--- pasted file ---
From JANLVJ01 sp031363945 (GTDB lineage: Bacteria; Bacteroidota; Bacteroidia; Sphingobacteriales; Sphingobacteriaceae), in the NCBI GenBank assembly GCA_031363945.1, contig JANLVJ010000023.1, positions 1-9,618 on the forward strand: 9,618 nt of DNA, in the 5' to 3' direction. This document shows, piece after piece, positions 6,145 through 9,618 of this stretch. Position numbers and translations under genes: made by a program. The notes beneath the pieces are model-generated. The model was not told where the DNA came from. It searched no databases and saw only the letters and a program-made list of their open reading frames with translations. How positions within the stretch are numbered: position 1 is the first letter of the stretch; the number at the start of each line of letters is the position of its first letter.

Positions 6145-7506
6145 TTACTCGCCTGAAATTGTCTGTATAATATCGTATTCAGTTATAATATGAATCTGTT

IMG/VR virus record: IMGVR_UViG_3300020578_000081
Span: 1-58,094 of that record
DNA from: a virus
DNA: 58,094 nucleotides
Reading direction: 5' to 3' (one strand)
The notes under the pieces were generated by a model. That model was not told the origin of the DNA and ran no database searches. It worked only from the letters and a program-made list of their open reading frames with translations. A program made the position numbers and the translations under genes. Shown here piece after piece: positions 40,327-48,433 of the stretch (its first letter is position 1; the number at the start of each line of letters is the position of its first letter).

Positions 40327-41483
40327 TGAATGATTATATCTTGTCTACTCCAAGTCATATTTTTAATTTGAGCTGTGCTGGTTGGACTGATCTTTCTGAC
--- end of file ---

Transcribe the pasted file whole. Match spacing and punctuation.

From JANLVJ01 sp031363945 (GTDB lineage: Bacteria; Bacteroidota; Bacteroidia; Sphingobacteriales; Sphingobacteriaceae), in the NCBI GenBank assembly GCA_031363945.1, contig JANLVJ010000023.1, positions 1-9,618 on the forward strand: 9,618 nt of DNA, in the 5' to 3' direction. This document shows, piece after piece, positions 6,145 through 9,618 of this stretch. Position numbers and translations under genes: made by a program. The notes beneath the pieces are model-generated. The model was not told where the DNA came from. It searched no databases and saw only the letters and a program-made list of their open reading frames with translations. How positions within the stretch are numbered: position 1 is the first letter of the stretch; the number at the start of each line of letters is the position of its first letter.

Positions 6145-7506
6145 TTACTCGCCTGAAATTGTCTGTATAATATCGTATTCAGTTATAATATGAATCTGTT

IMG/VR virus record: IMGVR_UViG_3300020578_000081
Span: 1-58,094 of that record
DNA from: a virus
DNA: 58,094 nucleotides
Reading direction: 5' to 3' (one strand)
The notes under the pieces were generated by a model. That model was not told the origin of the DNA and ran no database searches. It worked only from the letters and a program-made list of their open reading frames with translations. A program made the position numbers and the translations under genes. Shown here piece after piece: positions 40,327-48,433 of the stretch (its first letter is position 1; the number at the start of each line of letters is the position of its first letter).

Positions 40327-41483
40327 TGAATGATTATATCTTGTCTACTCCAAGTCATATTTTTAATTTGAGCTGTGCTGGTTGGACTGATCTTTCTGAC